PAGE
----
August 26, 2021
Women's Equality Day: Elizabeth Gore, Hello Alice
In celebration of Women's Equality Day, QED is shining a light on the female founders and CEOs of companies in which it invests.
Next up is Elizabeth Gore, the co-founder and president of Hello Alice, a company she started with Carolyn Rodz to help small-business owners across the U.S. get access to funding, mentorship and resources.
As a female founder in what has historically been a male-dominated financial technology industry, what struggles have you had to overcome in your professional journey?
Our number one struggle has been access to capital. Women get less than 3 percent of venture capital, and as a Latina-owned company, the numbers are even less. I was always convinced that if we had an incredible business plan, product-market fit and high-performance metrics, we would have equal access to capital. That is 100 percent not the case in the current funding landscape. It is critical that funders look at their metrics and ensure they are taking 50 percent of their pitches from women-owned companies.
Once we are in the pitch - it is up to us to perform!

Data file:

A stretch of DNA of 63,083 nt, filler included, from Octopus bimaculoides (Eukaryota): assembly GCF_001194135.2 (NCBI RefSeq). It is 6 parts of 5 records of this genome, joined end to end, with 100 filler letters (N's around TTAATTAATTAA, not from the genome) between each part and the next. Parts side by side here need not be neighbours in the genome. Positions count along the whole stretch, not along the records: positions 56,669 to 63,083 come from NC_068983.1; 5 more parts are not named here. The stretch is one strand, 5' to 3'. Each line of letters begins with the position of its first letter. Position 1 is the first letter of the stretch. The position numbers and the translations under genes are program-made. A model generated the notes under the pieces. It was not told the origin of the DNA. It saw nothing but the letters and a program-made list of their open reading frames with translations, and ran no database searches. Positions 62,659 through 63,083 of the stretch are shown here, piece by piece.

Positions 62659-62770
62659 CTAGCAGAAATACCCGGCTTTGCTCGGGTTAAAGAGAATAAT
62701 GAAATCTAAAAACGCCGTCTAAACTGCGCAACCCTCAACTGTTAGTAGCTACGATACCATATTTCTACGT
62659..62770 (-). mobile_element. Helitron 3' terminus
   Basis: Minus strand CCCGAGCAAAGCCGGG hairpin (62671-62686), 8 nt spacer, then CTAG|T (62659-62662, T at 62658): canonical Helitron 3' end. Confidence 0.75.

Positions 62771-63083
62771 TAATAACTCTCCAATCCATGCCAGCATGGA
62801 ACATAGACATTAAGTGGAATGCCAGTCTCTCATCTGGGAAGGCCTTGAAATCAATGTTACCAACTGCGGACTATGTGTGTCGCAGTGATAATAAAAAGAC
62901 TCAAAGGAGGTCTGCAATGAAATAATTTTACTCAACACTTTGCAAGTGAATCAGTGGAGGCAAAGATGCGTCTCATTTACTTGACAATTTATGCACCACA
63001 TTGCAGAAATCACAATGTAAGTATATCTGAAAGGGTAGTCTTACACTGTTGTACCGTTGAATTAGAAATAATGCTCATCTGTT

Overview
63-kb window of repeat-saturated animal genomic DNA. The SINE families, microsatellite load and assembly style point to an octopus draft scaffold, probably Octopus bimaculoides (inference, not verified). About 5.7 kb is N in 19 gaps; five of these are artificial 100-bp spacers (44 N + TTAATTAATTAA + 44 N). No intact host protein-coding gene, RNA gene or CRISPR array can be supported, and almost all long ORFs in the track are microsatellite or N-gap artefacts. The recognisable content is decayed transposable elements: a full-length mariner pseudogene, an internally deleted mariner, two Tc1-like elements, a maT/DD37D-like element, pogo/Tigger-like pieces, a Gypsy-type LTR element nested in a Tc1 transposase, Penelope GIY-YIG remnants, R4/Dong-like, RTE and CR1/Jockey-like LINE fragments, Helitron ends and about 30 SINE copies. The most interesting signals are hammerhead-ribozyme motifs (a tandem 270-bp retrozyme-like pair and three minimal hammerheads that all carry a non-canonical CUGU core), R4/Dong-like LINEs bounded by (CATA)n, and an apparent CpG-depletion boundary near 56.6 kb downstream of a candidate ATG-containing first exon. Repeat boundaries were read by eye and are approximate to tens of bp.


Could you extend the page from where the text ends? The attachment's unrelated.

How is Hello Alice making a difference in people’s lives today, particularly among female and diverse small-business owners?
We are laser focused on providing women business owners the two toughest commodities - time and money. Time: Women tend to have more on their plates with childcare, elder care and community engagement. This makes them incredible managers, but with very little time. We strive to give fast recommendations to ensure efficient decisions and processes inside the management of their business.
Money: we source as much relevant capital as possible and specifically push funders to include women in their processes and outputs for financial access. We have also built a funding center on HelloAlice.com for owners to get funding alerts for capital specific to their demographic.
You have a wonderful co-founder in Carolyn. What are her superpowers and what makes her such an effective partner and leader?
Carolyn has the unique talent to design software for future SMB needs before anyone knows they need it. I am convinced it is because her mind is brilliant but she listens to small business owners with her heart.
What are the next steps to ensuring female entrepreneurs are supported and funded in the same way that male founders are?
When women have access to capital they tend to outperform their male counterparts. We need to ensure this statistic is in the minds of all capitalists. We are a damn good financial bet.
What resources do you turn to when you’re seeking support and guidance?
I find the smartest and best-networked people I know, and ask them to give council and make warm introductions to appropriate funders.
What can individuals – both male and female – be doing better to elevate female viewpoints?
Ensure that half the room, no matter the topic is female.
What is one piece of hard-won advice that you would recommend to any young female entrepreneur?
Hold your head up high and give them hell.